Everybody Wants Some!! Review: Still Dazed, Less Confused

Photo Credit:http://www.hollywoodreporter.com/review/everybody-wants-some-sxsw-review-874427

With Everybody Wants Some!!, his eighteenth feature, Richard Linklater once again proves himself a master of the menial. Like Dazed and Confused, this film has a big cast and little plot. Where the 1993 masterstroke of coming of age tales covered the first day of summer for just about every personality in the school, this one brings things a little older, but hardly more mature.

We meet Jake (Blake Jenner) as he’s moving into a Texas university’s baseball house for his freshman year. He was an all-star in high school, but now he’s the youngest of a group of high school all-stars, many of which are competing for the real deal, the MLB. Initially a bit alienating, or pandering to the niche market of former college baseball players, the film struggles a bit to find its footing. But once this wide cast of wholly unique yet wholly similar characters are introduced, Everybody Wants Some!! takes off as a vivid and detailed construction of those precious few days in college when you’ve moved in but classed haven’t started yet.

The narrative spans just four days, bringing the boys out in front of girls at totally dissimilar parties but all for the same goal. The testosterone is strong with this one, but it builds the relationships between these kids as significantly as those first few days of college actually feel. All the beer and liquor and sex and rejection drive out their strengths and insecurities in glorious fashion. The only difference between freshman and senior here is opposite sides of a war on each others’ egos.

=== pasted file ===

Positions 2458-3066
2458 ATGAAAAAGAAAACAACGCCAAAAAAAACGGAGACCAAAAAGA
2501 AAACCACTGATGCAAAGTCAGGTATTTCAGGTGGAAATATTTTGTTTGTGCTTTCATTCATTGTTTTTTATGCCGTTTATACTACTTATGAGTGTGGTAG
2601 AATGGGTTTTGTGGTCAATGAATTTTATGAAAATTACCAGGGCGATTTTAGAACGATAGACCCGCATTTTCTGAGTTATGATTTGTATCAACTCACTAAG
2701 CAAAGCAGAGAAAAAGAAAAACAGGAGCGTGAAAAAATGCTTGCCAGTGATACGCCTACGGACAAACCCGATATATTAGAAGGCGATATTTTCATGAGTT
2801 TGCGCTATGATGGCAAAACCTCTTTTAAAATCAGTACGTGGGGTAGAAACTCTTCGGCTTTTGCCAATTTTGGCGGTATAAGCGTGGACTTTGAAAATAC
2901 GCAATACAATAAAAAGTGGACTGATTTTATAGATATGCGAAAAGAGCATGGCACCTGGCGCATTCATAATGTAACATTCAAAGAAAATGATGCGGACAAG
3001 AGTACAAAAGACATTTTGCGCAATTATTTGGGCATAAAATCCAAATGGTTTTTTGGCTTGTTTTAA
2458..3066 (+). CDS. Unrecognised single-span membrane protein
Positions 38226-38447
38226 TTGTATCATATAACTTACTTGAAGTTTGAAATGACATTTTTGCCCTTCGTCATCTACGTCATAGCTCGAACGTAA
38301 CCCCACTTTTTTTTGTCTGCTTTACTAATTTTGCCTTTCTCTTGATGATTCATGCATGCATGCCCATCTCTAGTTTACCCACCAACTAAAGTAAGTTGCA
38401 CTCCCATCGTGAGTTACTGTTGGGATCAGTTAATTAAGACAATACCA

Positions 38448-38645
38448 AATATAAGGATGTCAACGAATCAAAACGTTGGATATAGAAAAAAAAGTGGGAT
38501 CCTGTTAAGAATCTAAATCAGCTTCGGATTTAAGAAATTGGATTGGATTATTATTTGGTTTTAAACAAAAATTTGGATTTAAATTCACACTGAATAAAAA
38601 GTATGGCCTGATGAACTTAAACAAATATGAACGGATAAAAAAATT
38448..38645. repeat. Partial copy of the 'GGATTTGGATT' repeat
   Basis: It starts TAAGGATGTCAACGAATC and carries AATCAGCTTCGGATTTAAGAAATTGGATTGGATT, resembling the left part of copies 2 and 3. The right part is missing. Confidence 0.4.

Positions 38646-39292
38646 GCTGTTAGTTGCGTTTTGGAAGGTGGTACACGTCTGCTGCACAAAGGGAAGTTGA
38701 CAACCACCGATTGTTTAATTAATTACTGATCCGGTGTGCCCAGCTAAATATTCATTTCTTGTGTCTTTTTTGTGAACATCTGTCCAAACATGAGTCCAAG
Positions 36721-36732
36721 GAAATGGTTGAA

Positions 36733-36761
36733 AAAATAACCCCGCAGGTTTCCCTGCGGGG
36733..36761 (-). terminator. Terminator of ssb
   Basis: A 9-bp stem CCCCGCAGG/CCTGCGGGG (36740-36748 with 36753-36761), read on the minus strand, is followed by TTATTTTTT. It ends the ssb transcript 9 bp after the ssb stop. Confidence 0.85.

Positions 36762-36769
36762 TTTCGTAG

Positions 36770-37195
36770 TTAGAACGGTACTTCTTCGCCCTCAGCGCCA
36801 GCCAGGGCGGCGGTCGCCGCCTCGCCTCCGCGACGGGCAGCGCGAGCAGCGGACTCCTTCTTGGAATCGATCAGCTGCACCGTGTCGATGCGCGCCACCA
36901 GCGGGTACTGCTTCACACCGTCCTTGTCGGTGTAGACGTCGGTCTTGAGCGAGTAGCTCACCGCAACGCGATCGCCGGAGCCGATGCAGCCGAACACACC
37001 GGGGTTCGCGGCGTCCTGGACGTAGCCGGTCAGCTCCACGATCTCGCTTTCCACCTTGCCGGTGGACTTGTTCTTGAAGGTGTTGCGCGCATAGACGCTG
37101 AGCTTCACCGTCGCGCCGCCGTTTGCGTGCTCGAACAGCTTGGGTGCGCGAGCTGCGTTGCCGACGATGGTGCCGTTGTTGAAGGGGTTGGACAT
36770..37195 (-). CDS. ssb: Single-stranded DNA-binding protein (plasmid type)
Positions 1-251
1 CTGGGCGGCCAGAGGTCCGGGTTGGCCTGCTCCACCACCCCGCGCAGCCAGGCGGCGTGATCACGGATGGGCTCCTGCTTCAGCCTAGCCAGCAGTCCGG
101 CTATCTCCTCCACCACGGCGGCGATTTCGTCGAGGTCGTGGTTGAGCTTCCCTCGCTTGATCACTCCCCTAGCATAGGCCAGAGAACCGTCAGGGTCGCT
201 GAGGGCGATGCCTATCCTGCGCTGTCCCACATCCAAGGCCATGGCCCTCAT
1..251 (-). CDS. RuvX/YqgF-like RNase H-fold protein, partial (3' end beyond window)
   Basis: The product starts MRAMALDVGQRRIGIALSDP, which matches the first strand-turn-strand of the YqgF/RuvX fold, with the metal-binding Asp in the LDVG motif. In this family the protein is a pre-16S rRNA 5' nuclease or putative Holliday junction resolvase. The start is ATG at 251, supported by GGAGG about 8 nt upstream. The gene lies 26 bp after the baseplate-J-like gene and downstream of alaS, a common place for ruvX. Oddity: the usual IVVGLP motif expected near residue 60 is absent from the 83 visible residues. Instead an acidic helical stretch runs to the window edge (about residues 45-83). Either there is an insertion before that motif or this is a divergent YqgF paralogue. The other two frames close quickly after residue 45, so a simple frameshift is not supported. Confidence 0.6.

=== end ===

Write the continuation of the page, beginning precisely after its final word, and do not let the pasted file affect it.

As with Dazed and Confused, this film is insightful, nostalgic, utterly real, and funny as hell. But not the kind of humor that comes out of a Neighbors or an Old School, but genuine, meaningful laughter because, for two hours, you live in this house with these boys destined to be men. You learn their quirks, are fooled by and then in on their pranks, and feel the pure companionship drawn out of their shared freedom. Again Linklater brings us to a time so pivotal yet so blissful. This film reminds us how crazy and fun these times were, but how important it was that we grew past them. It shows maturity by way of great immaturity for one of the greatest filmmakers of our time. Rejoice, a master has made another classic. Grade: A-

By Matt Dougherty

Leave a Reply

Your email address will not be published. Required fields are marked *